Your Employee Rights and How to Report Wrongful Conduct
The Federal Judiciary is committed to providing an exemplary workplace, one of respect, civility, fairness, tolerance, and dignity, and free of discrimination and harassment. These values are essential to the Judiciary, which holds its Judges and Employees to the highest standards. All Judges and Employees are expected to treat each other accordingly.
The Court has adopted several formal policy statements—some national, some local—prohibiting inappropriate workplace conduct. The Court has also established procedural mechanisms, both formal and informal, for employees aggrieved by any such misconduct to seek redress. The relevant policies and procedures may be quickly found by clicking on the links that appear below.
- 1. The Employment Dispute Resolution Plan (the “EDR Plan”). The EDR Plan prohibits (1) discrimination against employees—including chambers employees—based on race, color, religion, sex (including pregnancy and sexual orientation), national origin, age, or disability; (2) harassment of an employee based on any of these protected categories; (3) abusive conduct; and (4) retaliation for engaging in any protected activity. The EDR Plan establishes processes for obtaining informal advice or assisted resolution, and for filing a formal complaint, including, when needed, for obtaining a hearing before a judge. Adriana Mark (212-857-8910) serves as the Court’s Employment Dispute Resolution Coordinator. Alana Chill (212-857-8698) is the Circuit Director of Workplace Relations, and also serves as the alternate Employment Dispute Resolution Coordinator for the Court of Appeals. Centrally, in Washington, the Office of Judicial Integrity (located in the Administrative Office of the U.S. Courts) also has staff available as a confidential resource for employees with concerns covered by the EDR Plan.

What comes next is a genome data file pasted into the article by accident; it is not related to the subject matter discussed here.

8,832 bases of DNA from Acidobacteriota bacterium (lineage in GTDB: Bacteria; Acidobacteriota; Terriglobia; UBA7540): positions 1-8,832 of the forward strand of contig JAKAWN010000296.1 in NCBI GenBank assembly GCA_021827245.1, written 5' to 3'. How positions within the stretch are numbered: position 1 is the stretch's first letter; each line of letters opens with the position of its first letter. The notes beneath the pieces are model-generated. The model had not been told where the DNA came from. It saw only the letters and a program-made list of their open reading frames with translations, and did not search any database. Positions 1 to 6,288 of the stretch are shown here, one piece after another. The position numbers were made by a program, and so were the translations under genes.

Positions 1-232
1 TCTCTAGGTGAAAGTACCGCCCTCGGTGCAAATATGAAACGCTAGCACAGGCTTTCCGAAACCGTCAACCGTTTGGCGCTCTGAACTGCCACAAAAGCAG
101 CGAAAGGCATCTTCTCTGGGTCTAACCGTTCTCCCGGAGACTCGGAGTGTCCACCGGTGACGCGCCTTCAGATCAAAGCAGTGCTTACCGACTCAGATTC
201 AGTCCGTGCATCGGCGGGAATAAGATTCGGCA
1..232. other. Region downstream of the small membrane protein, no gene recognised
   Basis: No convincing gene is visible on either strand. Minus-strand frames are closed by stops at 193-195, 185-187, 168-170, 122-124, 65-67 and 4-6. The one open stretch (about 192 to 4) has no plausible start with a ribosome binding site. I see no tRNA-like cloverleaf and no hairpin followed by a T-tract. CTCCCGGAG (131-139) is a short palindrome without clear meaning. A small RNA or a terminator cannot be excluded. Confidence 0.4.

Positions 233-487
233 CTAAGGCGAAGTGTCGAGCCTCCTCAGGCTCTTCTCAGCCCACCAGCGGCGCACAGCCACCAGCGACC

- 2. The Judicial Conduct and Disability Act of 1980, 28 U.S.C. §§ 351-364 (the “JC&D Act”). This Act establishes a procedure for any person, including a court employee, to file a written complaint with the Clerk of the Court if the person believes that a judge has engaged in conduct “prejudicial to the administration of the business of the courts” or is “unable to discharge the duties of office by reason of a mental or physical disability.” The Rules for Judicial-Conduct and Judicial-Disability Proceedings, 249 F.R.D. 662 (U.S. Jud. Conf. 2008), govern the filing and processing of such complaints, which, in most cases, involve initial review by the Chief Circuit Judge.
- 3. The Code of Conduct for United States Judges. The Judges' Code requires judges to avoid all impropriety and appearance of impropriety, in both their professional and personal conduct, and requires judges explicitly to be patient, dignified, respectful, and courteous to others.
- 4. The Code of Conduct for Judicial Employees. The Judicial Employees’ Code provides that judicial employees should personally observe high standards of conduct and be patient, dignified, respectful, and courteous to others.
In sum, these policies and procedures establish the principles that, in every workplace that is part of the Judicial Branch, (1) discriminatory or abusive conduct is prohibited; (2) employees are encouraged to report workplace misconduct; (3) concerns and complaints will be promptly investigated; (4) retaliation against any employee for reporting misconduct is prohibited; and (5) employees who are accused of misconduct will have a full and fair opportunity to be heard.
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